Microsoft's Brilliant Idea: A Bug Bounty Program!
It may be largely a locked-down PRISM world we're living in today, but that doesn't mean those of us here in the Linux blogosphere can't still have a little fun once in a while -- especially if it's at Microsoft's expense.
The latest opportunity?
Well, get this: Microsoft had a really good idea recently. *Really* good! Rather than relying on just its own, in-house team to find vulnerabilities in its software (phew, what a job!), Redmond has decided to... wait for it... launch a bug bounty program! Not just one, in fact, but three of them!
Gee, Google, Mozilla -- why don't you ever come up with good ideas like that?!
Ahem. Maybe it was a particularly long week -- Linux Girl doesn't actually remember -- but for some reason, she found the notion hilarious.
Her barmates down at the blogosphere's Broken Windows Lounge, as per their wont, had plenty of thoughts to share.
"Most of the responses I've been seeing to Microsoft's bounty program are to the tune of, 'about time!'" began Hyperlogos blogger Martin Espinoza. "My response is even snarkier: I presume that if they'd done this back in the XP days, they'd have run through their cash reserves in short order."
'I Am in Favor'
Presumably, this latest move "signals a high level of confidence in Windows' security, which by most accounts is relatively warranted today," Espinoza said.
"I am generally in favor of bug bounties, as there is already plenty of monetary incentive to abuse security holes in one way or another, and I'd rather see Windows secure than have an easy target for mockery," he added.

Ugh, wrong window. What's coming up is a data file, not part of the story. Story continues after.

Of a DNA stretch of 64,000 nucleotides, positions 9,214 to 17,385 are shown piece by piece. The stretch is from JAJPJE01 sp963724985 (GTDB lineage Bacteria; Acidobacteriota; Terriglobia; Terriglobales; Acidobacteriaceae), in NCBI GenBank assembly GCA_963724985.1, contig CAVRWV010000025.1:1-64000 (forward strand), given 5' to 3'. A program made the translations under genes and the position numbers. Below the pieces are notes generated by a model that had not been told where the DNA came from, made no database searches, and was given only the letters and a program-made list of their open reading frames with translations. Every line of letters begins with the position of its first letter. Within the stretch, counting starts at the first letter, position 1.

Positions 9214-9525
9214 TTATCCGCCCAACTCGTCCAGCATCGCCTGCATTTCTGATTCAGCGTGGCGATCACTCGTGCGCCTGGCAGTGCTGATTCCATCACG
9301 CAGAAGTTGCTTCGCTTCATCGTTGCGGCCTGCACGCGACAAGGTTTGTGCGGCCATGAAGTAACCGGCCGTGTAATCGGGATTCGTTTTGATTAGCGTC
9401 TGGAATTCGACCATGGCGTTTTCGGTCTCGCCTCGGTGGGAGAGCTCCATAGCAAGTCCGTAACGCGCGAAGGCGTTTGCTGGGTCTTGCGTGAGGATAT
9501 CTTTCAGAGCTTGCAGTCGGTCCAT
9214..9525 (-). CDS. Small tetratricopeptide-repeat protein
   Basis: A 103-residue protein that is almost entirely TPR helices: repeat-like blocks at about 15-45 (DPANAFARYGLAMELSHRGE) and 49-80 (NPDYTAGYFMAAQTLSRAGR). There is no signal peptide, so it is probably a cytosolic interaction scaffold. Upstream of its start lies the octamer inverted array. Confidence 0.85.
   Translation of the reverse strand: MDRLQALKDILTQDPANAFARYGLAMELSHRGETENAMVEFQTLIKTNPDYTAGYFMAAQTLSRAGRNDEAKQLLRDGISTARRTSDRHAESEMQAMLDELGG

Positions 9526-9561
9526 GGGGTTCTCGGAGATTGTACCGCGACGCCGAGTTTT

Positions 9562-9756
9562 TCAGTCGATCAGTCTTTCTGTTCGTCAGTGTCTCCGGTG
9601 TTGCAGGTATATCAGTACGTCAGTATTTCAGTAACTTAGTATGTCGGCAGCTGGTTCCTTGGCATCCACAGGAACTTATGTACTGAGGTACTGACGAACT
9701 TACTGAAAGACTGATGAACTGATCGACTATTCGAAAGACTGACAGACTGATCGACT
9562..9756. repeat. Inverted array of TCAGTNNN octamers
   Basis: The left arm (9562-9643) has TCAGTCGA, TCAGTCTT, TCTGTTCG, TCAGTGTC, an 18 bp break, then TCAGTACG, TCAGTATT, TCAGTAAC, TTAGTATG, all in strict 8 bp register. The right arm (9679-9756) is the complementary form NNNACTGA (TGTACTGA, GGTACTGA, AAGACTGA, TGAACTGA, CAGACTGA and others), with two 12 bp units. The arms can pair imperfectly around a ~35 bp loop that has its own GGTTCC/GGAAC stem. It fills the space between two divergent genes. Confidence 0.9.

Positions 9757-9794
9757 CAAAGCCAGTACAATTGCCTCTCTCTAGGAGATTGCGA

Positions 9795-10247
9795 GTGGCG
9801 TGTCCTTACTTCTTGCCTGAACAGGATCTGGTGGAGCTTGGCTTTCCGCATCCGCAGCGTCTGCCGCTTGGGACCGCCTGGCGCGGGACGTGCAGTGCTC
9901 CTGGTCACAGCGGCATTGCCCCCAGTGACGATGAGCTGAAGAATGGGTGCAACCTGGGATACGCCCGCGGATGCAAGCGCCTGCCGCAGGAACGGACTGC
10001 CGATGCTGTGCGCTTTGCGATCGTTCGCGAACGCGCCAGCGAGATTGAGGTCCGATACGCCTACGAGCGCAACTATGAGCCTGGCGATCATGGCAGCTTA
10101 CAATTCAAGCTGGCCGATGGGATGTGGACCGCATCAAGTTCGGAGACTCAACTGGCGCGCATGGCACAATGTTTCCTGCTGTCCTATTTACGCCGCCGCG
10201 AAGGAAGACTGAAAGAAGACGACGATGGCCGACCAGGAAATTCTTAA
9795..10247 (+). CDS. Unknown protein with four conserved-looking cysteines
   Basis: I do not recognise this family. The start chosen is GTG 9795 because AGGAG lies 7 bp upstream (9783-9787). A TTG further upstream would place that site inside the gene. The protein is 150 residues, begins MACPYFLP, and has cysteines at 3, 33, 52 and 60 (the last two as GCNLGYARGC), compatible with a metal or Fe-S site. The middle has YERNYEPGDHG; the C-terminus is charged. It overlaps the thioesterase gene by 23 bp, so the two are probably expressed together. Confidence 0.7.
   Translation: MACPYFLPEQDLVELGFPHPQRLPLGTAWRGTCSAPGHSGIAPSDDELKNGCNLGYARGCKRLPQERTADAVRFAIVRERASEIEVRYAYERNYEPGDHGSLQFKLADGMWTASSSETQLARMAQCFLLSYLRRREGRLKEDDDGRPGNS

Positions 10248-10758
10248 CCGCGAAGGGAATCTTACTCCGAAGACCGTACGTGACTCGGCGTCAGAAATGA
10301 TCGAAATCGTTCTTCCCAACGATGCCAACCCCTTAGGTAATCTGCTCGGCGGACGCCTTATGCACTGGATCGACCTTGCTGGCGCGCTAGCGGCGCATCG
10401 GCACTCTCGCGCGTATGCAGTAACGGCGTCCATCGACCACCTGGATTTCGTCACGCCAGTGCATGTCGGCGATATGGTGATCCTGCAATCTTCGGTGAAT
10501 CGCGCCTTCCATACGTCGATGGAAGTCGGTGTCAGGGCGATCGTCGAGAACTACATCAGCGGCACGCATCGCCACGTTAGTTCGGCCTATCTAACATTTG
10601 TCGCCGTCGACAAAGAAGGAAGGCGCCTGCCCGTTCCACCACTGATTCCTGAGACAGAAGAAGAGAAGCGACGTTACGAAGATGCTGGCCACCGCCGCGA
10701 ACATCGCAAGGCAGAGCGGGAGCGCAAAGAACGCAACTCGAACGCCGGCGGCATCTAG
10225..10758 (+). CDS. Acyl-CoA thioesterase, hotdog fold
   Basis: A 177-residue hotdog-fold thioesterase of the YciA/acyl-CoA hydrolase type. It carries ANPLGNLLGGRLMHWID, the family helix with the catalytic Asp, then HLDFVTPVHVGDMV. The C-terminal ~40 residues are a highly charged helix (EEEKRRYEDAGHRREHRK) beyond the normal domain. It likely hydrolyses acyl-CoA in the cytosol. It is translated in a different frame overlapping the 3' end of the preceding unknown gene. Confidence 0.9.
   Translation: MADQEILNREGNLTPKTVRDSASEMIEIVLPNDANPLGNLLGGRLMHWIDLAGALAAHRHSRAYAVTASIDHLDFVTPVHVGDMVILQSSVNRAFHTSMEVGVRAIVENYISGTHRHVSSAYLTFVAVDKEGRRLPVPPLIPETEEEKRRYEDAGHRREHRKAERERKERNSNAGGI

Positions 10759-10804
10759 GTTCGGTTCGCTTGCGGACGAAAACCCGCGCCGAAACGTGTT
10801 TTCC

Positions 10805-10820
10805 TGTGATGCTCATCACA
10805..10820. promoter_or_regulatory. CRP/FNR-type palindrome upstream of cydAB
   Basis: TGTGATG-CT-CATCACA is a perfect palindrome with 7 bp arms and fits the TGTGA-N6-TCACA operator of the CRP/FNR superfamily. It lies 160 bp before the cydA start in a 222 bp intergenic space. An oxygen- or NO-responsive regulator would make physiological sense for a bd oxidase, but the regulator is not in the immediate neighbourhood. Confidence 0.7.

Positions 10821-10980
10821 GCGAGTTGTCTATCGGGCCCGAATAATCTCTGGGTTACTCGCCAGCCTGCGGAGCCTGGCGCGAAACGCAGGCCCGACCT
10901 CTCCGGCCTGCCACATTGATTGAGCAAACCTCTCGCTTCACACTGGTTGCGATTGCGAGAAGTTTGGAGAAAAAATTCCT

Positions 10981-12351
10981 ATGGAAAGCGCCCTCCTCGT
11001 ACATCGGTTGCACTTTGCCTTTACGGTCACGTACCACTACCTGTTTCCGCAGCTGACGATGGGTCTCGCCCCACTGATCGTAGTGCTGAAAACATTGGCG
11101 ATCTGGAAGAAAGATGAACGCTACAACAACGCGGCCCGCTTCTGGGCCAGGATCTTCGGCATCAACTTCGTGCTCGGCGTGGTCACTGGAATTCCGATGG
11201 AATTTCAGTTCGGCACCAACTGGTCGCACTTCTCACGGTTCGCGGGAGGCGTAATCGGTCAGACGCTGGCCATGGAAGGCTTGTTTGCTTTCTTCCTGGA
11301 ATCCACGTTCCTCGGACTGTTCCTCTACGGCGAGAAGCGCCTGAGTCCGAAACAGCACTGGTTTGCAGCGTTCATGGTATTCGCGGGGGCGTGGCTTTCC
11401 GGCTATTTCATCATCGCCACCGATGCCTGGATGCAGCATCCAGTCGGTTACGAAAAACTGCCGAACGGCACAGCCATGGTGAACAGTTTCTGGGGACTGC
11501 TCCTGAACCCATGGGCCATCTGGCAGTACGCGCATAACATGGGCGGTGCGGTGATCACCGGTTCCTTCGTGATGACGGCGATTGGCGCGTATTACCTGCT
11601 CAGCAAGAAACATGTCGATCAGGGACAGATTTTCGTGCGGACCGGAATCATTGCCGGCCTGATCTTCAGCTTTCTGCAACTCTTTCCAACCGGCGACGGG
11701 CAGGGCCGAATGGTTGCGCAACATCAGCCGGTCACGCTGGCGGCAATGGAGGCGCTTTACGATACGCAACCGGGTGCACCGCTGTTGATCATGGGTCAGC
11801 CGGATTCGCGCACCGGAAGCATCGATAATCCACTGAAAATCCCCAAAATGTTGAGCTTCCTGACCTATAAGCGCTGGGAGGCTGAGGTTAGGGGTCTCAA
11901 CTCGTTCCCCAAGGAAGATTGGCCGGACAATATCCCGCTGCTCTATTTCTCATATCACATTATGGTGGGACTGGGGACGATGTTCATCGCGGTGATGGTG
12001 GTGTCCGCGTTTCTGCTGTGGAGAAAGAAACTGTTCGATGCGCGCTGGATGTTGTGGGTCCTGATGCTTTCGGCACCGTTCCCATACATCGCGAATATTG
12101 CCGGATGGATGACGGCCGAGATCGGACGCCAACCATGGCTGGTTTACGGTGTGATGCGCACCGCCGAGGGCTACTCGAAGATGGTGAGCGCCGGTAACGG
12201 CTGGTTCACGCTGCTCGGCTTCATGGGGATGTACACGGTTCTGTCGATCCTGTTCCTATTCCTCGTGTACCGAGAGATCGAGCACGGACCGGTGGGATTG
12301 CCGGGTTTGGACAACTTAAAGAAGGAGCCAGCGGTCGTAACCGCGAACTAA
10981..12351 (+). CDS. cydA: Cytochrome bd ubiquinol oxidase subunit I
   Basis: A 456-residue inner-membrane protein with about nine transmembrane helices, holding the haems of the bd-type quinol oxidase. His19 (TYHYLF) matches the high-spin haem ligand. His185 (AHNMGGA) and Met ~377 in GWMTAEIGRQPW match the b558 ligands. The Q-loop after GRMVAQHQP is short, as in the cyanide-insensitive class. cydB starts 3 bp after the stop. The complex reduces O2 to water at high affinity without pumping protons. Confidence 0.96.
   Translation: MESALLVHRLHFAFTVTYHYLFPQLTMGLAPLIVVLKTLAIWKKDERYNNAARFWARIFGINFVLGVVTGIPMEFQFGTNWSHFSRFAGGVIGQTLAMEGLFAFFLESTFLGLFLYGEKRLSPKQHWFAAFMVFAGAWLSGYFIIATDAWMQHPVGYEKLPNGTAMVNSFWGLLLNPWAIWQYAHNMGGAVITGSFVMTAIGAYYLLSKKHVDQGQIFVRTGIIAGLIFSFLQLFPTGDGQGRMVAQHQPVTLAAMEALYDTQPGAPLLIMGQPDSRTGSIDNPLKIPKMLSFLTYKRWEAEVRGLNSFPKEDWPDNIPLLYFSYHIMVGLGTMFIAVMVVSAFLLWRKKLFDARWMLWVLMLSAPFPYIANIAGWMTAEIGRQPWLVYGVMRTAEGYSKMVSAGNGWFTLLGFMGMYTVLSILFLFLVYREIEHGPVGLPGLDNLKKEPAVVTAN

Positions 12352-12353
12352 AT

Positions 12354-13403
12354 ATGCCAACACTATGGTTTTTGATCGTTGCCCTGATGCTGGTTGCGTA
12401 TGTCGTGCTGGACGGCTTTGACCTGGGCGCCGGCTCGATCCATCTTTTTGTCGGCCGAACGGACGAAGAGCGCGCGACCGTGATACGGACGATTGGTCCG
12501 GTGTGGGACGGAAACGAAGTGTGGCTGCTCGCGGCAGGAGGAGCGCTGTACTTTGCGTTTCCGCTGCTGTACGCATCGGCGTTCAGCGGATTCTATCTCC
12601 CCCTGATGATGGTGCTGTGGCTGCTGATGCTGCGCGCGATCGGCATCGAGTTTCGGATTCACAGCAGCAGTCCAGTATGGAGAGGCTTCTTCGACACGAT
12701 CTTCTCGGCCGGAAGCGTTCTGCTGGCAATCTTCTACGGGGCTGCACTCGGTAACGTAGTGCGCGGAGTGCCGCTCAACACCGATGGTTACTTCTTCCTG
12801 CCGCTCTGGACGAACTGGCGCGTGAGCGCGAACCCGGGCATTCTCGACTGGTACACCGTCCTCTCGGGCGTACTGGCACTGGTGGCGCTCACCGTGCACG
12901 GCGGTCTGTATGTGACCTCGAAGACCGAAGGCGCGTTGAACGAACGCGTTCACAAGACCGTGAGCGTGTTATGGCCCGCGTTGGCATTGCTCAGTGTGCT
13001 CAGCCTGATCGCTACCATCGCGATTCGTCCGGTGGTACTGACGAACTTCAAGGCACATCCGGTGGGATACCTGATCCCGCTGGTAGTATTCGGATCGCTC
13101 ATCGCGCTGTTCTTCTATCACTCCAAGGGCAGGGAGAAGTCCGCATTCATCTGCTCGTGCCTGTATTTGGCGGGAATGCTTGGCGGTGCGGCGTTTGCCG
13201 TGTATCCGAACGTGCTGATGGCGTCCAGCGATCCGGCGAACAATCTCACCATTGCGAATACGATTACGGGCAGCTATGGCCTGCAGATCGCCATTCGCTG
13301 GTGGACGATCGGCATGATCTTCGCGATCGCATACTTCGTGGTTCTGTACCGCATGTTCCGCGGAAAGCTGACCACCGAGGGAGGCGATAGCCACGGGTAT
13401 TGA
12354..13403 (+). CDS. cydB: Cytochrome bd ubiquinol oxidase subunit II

Similarly, "this is a good start, but I think Microsoft completely misunderstands why researchers cut back on reporting bugs to them," consultant and Slashdot blogger Gerhard Mack told Linux Girl. "The simple fact is that people who report bugs do not like to see their discovery downplayed."
'Good for Them'
The one upside, however, is that "now that there is money involved, they will fight back harder against their bugs being downplayed," Mack added.
In the long run, "Microsoft will need to stop treating bugs as a PR problem -- until they make that change, Microsoft will still have a problem," he concluded.
"Good for them," began Linux Rants blogger Mike Stone. "Anything Microsoft can do to improve their product I'm all for."
'They'd Open Source the Whole Thing'
Mind you, "this won't make me want to use Windows any more," Stone added, "but it will help to stomp out all the needless malware traffic that's constantly plugging up my Internet because of all the infected Windows machines on it, and that's a good thing for me."
Of course, "if Microsoft really wanted to secure their OS and improve its quality, they'd open source the whole darn thing and let the community look through the code," Stone added. "Microsoft's Bug Bounty program still doesn't approach the advantages of open source. Maybe someday, Microsoft."
Linux Girl ordered another round for the house after that last comment.
"If M$ were serious about bugs they would open their source code and allow the good guys to really go at it," echoed blogger Robert Pogson. "Instead, white hats are restricted to the same old spray-and-pray tactics that occasionally find the computer science 101 bugs, buffer overflows and the like.